Medtronic, Inc., sales have continued to decline after months of skepticism surrounding some of their products and practices. The company is experiencing a particularly bad quarter with regards to implantable heart defibrillators and spine products, which are two of their best sellers. According to Reuters, sales in both of these areas have fallen 9 percent in the third fiscal quarter.
Medtronic is the world’s largest independent medical devices manufacturer. The company came under scrutiny last year due to Infuse, a bone graft product used to promote growth in certain areas of the spine. Infuse incorporates recombinant human bone morphogenetic protein (rhBMP-2), a synthetic recreation of a protein that is naturally available in the body. Originally, the product seemed like an innovative alternative to the traditional spinal fusion procedure, in which bone is used from the hip. However, the product became controversial when Spine Journal, the publication of the North American Spine Society (NASS), published an article revealing potentially dangerous complications and unorthodox practices.
Overall, the June 2011 issue of the Spine Journal indicated that Infuse has potentially dangerous side effects, which doctors allegedly knew about but did not report. The potential side effects of Infuse may include male sterility, swelling of the neck, difficulty breathing, infection, increased leg and back pain and cancer. According to Reuters, Infuse sales dropped about 17 percent following Spine Journal’s June publication.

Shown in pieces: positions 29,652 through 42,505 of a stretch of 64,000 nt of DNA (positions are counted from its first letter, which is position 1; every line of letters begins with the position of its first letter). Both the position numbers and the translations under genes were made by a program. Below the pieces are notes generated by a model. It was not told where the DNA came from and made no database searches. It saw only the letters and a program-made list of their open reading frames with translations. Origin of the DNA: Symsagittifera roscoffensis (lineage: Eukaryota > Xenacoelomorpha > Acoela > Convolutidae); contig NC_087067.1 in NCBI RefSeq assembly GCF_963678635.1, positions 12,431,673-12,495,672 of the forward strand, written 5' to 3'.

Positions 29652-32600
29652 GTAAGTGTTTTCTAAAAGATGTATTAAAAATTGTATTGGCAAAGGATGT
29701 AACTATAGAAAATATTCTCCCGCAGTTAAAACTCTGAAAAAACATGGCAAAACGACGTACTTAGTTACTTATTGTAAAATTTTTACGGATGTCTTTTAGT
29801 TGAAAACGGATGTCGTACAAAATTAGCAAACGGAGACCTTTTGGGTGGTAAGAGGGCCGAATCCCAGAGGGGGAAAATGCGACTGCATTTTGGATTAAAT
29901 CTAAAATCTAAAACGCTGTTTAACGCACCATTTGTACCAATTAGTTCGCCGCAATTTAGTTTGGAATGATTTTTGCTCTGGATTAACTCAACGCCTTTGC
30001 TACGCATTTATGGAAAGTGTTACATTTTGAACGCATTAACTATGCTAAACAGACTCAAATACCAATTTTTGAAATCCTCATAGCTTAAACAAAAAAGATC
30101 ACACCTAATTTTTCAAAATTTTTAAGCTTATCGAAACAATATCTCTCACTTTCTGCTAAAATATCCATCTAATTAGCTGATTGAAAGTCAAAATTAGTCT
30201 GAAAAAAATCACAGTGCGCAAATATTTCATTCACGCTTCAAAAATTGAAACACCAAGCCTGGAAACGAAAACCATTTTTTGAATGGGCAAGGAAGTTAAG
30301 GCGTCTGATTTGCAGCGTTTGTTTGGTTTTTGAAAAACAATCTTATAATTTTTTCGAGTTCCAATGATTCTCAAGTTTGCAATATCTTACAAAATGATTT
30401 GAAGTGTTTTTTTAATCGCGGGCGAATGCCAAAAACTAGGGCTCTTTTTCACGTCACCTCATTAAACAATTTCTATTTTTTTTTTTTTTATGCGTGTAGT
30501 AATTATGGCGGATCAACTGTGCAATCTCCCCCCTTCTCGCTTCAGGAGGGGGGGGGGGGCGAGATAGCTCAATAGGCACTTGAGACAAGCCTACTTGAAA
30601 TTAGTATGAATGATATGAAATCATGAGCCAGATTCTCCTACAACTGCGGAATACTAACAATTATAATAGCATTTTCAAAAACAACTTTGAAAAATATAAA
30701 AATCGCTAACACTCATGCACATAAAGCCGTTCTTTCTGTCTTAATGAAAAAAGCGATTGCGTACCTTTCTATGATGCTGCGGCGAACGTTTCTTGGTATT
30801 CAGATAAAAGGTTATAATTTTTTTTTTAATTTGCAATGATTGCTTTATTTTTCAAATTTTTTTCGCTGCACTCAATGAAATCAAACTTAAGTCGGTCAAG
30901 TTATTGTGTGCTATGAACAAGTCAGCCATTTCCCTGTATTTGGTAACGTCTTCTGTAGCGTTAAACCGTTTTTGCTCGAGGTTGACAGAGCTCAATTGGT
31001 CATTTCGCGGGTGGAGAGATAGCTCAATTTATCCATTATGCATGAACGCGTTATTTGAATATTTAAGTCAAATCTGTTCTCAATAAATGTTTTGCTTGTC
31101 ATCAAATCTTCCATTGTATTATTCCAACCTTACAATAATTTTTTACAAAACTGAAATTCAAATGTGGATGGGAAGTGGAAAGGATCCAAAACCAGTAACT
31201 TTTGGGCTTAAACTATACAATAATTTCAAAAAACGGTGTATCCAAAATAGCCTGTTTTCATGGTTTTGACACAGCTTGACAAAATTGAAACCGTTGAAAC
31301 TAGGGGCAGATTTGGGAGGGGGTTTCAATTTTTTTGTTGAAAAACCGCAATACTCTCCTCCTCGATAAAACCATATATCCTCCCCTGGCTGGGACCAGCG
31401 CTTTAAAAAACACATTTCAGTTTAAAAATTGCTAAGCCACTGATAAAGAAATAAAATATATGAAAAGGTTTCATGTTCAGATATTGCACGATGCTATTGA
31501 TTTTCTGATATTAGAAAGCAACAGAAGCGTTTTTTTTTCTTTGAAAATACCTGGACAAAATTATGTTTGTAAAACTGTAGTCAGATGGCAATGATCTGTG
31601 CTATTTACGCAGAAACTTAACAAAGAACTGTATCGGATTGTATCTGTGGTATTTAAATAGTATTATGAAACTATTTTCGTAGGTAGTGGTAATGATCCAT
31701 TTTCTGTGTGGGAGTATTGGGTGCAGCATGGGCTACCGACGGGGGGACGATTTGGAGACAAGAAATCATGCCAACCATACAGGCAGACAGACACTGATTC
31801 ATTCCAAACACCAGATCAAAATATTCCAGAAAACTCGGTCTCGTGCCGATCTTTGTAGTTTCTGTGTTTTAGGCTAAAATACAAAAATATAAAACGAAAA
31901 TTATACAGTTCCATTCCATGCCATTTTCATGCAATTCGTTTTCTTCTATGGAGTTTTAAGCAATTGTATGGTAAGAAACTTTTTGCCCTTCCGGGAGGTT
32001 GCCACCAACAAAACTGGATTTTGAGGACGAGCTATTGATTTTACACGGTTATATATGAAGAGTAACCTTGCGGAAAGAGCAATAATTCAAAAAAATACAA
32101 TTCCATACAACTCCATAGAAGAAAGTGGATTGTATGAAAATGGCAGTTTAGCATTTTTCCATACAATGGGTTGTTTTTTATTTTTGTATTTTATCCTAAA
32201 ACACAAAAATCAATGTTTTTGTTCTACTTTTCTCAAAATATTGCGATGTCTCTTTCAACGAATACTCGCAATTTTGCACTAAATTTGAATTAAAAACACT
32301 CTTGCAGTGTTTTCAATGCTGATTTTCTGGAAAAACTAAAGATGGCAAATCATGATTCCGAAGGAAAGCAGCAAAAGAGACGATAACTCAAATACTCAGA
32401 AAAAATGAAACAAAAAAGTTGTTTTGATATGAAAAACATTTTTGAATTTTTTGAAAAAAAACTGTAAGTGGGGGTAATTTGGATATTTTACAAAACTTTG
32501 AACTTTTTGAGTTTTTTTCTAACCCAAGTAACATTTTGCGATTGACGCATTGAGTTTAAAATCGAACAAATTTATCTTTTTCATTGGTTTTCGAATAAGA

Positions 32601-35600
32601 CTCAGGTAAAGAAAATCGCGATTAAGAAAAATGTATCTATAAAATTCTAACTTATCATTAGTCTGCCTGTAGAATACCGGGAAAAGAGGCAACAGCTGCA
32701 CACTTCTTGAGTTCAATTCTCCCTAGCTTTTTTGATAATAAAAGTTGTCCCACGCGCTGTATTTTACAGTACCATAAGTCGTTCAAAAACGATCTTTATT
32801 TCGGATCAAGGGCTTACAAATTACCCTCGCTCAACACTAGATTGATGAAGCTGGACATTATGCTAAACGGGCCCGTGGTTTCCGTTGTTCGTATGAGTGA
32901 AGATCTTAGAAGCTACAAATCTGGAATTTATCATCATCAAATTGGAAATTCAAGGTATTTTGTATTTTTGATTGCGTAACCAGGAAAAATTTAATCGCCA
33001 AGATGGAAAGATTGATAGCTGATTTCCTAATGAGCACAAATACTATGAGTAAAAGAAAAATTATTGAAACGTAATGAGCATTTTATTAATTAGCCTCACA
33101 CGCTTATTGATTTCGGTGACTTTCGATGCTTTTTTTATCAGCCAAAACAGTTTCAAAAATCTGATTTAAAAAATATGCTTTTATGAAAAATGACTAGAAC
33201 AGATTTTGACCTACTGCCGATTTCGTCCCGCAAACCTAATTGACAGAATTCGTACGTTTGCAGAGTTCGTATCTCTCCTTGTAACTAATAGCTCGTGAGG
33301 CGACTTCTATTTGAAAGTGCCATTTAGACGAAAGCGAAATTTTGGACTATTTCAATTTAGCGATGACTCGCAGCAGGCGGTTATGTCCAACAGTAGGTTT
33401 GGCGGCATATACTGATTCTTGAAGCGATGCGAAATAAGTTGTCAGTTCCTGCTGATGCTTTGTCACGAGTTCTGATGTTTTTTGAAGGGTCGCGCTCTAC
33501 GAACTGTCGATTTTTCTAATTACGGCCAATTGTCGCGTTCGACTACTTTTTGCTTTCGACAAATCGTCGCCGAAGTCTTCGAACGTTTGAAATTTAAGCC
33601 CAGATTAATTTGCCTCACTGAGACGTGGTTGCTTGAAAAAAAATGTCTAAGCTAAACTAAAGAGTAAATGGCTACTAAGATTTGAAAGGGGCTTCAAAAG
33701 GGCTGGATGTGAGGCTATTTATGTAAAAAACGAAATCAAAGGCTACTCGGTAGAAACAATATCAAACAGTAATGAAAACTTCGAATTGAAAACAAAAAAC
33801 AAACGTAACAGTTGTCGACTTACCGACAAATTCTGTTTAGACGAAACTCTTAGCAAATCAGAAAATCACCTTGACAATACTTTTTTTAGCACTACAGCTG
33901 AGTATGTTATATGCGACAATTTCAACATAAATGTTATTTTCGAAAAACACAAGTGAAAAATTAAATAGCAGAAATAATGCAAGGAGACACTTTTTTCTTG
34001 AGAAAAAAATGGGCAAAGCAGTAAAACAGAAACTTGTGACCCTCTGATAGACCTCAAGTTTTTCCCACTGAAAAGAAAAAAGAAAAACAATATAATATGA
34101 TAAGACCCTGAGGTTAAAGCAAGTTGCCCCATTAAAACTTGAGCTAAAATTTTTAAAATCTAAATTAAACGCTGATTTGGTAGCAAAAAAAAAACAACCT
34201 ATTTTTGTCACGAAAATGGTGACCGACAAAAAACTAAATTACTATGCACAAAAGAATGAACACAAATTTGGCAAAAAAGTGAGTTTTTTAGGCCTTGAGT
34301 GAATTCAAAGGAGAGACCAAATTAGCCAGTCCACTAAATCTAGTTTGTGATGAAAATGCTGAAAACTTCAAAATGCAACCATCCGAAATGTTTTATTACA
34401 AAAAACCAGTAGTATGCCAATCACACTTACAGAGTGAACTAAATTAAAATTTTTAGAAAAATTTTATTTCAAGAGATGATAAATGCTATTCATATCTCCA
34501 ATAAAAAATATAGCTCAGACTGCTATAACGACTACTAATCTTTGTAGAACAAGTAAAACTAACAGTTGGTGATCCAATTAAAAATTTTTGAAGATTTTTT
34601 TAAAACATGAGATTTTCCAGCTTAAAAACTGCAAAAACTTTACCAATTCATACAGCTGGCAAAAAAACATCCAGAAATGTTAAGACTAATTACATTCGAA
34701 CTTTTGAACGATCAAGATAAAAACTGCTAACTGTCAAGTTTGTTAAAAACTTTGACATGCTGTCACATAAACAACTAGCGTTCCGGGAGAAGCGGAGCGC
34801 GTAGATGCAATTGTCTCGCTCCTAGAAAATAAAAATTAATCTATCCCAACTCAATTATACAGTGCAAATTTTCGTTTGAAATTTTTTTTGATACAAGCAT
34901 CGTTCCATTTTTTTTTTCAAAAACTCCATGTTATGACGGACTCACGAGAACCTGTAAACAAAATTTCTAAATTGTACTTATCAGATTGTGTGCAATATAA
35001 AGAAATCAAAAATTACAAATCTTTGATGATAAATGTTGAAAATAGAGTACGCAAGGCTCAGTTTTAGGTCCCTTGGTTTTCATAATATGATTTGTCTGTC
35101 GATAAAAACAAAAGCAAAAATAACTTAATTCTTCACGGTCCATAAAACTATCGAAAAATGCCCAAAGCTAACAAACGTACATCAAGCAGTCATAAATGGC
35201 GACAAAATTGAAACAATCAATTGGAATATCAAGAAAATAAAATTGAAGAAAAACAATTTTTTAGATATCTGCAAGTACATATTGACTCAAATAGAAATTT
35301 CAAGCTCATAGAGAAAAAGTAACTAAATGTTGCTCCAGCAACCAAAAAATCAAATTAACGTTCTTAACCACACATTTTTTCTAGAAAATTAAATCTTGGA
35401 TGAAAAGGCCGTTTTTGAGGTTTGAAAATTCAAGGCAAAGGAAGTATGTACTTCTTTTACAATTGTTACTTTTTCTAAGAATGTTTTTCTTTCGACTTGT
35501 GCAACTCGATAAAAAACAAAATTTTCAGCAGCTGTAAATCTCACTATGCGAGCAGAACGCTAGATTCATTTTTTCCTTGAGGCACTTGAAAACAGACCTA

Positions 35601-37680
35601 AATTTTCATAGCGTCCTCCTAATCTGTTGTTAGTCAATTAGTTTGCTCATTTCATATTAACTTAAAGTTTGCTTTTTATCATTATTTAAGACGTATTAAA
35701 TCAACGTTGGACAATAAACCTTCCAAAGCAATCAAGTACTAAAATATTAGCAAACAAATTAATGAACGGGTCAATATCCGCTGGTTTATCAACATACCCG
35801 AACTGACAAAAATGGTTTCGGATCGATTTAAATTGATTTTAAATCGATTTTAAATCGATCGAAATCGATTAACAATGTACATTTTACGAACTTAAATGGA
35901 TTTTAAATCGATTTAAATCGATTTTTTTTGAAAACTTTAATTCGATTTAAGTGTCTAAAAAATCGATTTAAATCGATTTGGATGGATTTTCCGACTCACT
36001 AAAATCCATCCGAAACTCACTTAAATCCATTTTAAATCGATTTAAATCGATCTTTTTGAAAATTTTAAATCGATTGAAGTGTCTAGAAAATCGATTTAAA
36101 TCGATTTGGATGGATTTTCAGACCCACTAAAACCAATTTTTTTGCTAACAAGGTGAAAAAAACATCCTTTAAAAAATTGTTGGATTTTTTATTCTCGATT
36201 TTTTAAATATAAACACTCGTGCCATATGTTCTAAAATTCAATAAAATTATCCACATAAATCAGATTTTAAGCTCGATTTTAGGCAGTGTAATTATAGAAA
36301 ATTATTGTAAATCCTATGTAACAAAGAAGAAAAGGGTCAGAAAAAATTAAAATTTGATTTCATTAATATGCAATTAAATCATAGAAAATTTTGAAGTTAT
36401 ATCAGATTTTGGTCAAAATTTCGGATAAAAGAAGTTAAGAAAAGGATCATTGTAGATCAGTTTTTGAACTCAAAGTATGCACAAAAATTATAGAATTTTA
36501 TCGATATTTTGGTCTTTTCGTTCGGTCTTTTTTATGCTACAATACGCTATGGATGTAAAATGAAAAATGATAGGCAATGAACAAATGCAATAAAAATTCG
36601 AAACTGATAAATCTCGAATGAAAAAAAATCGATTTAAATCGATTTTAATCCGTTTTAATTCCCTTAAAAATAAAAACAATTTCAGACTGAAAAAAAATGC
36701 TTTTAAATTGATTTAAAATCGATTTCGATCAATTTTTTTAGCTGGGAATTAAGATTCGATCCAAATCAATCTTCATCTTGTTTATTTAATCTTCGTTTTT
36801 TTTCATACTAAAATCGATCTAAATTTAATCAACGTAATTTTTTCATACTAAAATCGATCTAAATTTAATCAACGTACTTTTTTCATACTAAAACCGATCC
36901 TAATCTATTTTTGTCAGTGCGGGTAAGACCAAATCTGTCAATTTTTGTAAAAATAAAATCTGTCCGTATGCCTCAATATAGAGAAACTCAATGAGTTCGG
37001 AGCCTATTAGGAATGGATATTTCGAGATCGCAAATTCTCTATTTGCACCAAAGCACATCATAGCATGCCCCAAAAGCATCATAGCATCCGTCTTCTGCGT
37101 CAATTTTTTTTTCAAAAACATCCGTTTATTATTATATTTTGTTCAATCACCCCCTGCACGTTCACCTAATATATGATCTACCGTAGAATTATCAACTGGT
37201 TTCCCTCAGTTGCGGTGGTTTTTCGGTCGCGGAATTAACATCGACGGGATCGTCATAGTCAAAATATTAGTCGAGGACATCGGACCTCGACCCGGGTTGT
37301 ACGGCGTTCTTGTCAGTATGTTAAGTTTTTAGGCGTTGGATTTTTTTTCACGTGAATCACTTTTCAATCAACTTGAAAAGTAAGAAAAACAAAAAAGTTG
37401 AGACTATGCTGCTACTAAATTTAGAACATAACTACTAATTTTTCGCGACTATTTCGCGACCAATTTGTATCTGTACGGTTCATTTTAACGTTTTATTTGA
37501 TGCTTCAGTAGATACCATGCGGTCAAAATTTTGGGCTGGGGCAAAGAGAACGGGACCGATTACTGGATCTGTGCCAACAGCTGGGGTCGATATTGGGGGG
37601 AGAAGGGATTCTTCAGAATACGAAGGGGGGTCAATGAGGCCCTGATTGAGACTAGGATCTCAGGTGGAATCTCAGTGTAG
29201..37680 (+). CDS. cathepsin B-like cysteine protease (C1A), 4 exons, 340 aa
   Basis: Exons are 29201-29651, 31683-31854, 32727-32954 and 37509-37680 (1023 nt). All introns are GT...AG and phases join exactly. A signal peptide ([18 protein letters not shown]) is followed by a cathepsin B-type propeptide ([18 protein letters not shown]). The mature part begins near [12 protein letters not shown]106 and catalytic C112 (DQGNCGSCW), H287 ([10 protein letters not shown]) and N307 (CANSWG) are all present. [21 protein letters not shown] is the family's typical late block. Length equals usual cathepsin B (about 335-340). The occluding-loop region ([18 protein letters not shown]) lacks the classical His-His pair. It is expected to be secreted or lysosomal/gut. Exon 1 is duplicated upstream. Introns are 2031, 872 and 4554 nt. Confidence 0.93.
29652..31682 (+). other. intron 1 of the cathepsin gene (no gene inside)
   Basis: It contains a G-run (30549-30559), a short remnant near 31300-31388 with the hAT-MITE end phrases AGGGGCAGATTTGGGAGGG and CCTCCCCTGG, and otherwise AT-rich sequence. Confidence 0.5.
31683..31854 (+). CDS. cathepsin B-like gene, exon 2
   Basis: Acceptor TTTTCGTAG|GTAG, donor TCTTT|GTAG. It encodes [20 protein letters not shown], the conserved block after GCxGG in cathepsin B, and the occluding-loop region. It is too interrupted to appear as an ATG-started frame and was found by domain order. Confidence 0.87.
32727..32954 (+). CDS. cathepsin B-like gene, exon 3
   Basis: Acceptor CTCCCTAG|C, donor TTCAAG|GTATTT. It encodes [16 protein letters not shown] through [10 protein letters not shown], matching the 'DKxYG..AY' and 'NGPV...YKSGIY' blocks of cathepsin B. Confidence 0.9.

Infuse took another hit when Dr. Eugene Carragee, the editor-in-chief of Spine Journal and author of the June 2011 article, revealed that yet another study he authored had raised serious concerns that rhBMP-2 in high doses could increase cancer risks. “Almost certainly this is cancer promoting and not a carcinogenic, he told Reuters at the Time, explaining that in this case, the risk is significantly greater than that of a carcinogen. Dr. Carragee presented his findings at the annual North American Spine Society meeting in October 2011. His data indicated that patients who use these products are 2.5 times more likely to develop cancer in one year and 5 times more likely after 3 years.
Shortly following this development, the U.S. Senate committee began to investigate financial ties between doctors and Medtronics. The investigation was conducted in an attempt to determine whether or not doctors were paid to knowingly understate the risks of Infuse. Furthermore, the U.S. Department of Justice launched an investigation in response to suspicions of off-label marketing. According to ABC News, this constitutes 85% of its use. ABC News reports that Infuse has been used by over 2,300 surgeons in over 500,000 patients.
More recently, Medtronic’s decrease in sales may have also been influenced by other factors such as a straining global economy. Financial restraints have caused governments to reduce healthcare funding. As a result, fewer patients are able to visit the doctor, let alone afford a costly surgery.
Yesterday, Medtronic stocks dropped to $39.90 a share, a decline of 2.6 percent. Regardless, it appears that Medtronic is not planning to sell their spine units. The Chief Executive Officer Omar Ishrak acknowledges the current setback, stating to Reuters, “The year-over-year decline is not sustainable. We urgently need to see signs of improvement.” He went on to say, “We realize that despite everything, we’re still positioned well in spine. Overall it is still an attractive market and we are leaders in that market. We are still in the best position to grow and make a difference,”